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The Sermonizing of the Surgeon General

The U.S. Surgeon General has just released a report bemoaning the evils of teen drinking. Underage drinking can certainly carry with it serious problems, but the tone of this report (and indeed the very fact of it) says more about the peculiar role of the Surgeon General as a national moralizer than it does about teens hitting the bottle.

The post of Surgeon General, created in 1871, originally involved management of the nation’s military hospital system, and then eventually of the Public Health Service. But in 1968, responsibility for running the Public Health Service was handed over to the Assistant Secretary for Health in what was the predecessor to today’s Department of Health and Human Services, where it still resides today. The Surgeon General thereby lost the bulk of his administrative responsibilities and became instead a kind of national spokesman on public health issues.

With time, and through a long line of Surgeons General, the definition of public health has grown more and more expansive, and the Surgeon General has become a finger-wagging preacher calling on the public to give up unhealthy habits. Last year, the Surgeon General released a report on second-hand smoke—the latest in a long line of reports on tobacco use, which has certainly been the favorite subject of assorted Surgeons General since the 60′s. Also in recent years, the Surgeon General has released a report on the role of culture, race, and ethnicity in mental health, and another on youth violence—neither of them public health issues under any but the broadest definitions.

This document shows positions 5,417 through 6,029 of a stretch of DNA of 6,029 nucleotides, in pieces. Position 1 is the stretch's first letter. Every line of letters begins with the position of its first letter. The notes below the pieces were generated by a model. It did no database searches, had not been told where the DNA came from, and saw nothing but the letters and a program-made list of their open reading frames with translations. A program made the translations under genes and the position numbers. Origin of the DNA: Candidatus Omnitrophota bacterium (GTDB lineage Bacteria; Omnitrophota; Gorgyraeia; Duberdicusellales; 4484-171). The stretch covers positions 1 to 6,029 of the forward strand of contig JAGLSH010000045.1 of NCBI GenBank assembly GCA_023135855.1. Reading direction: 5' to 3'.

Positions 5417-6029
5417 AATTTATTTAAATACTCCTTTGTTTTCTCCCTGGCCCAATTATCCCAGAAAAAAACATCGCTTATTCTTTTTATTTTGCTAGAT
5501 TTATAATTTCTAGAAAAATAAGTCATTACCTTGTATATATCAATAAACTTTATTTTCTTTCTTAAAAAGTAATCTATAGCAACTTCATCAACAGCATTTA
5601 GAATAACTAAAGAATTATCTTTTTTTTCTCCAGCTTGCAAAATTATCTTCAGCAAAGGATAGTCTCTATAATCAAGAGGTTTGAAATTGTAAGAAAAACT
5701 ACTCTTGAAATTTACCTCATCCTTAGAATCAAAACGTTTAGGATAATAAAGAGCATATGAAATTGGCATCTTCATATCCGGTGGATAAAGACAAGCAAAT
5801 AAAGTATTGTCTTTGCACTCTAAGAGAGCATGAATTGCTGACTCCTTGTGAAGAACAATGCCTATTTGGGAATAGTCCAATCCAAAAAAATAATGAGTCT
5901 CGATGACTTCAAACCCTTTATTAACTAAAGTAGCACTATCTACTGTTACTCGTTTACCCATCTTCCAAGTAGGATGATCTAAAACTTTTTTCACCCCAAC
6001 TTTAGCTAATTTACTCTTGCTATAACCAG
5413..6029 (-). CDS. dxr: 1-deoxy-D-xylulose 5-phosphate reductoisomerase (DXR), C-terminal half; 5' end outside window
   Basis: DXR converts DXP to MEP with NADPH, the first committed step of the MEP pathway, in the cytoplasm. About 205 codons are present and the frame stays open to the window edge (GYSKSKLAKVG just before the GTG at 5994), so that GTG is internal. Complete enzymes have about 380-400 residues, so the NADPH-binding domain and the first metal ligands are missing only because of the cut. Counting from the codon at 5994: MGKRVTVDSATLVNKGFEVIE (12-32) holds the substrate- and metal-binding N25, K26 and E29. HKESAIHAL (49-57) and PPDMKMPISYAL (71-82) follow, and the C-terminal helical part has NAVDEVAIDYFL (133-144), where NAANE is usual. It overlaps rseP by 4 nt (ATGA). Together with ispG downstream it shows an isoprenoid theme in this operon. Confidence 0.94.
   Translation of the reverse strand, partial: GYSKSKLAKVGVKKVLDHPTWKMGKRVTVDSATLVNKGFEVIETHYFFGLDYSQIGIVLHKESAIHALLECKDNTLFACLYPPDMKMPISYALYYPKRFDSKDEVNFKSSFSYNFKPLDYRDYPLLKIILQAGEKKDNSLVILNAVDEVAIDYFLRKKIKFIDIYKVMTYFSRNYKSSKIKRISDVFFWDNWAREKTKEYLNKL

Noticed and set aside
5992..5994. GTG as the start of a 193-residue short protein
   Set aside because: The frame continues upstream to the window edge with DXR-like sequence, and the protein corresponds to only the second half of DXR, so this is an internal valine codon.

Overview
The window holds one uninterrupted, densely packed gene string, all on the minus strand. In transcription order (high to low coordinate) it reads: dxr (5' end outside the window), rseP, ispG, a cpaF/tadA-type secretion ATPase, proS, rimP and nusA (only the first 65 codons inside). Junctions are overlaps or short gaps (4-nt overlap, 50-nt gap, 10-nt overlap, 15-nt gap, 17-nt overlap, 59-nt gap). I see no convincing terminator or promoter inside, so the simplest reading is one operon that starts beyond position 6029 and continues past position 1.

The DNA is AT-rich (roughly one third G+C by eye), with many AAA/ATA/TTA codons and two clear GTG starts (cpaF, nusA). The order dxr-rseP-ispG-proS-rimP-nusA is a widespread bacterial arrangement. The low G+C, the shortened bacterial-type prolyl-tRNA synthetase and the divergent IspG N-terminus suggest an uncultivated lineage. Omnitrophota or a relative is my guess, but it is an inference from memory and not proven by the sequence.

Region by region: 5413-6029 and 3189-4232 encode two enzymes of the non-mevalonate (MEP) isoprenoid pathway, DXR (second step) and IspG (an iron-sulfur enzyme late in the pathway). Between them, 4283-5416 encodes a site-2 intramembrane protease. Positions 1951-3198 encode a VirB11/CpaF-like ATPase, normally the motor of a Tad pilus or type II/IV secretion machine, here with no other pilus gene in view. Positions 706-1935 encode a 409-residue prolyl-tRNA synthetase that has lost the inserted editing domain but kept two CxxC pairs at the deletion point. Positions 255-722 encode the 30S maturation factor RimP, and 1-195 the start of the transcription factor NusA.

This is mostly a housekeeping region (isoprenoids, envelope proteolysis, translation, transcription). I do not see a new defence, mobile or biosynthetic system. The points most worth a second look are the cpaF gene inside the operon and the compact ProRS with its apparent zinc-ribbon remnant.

The tone of these assorted documents makes for a telling case study in the way health has come to take the place of virtue in America’s public vocabulary, so that public health is the only language left in which to speak of vice—an old-fashioned word that once would have been the obvious way to refer to, say, smoking and drinking. The mood of righteous wrath that colors the crusade against smoking (and obesity, and other modern sins) is yet more evidence that health and fitness have become the secular religion of the Left, with the Surgeon General in the role of high priest.



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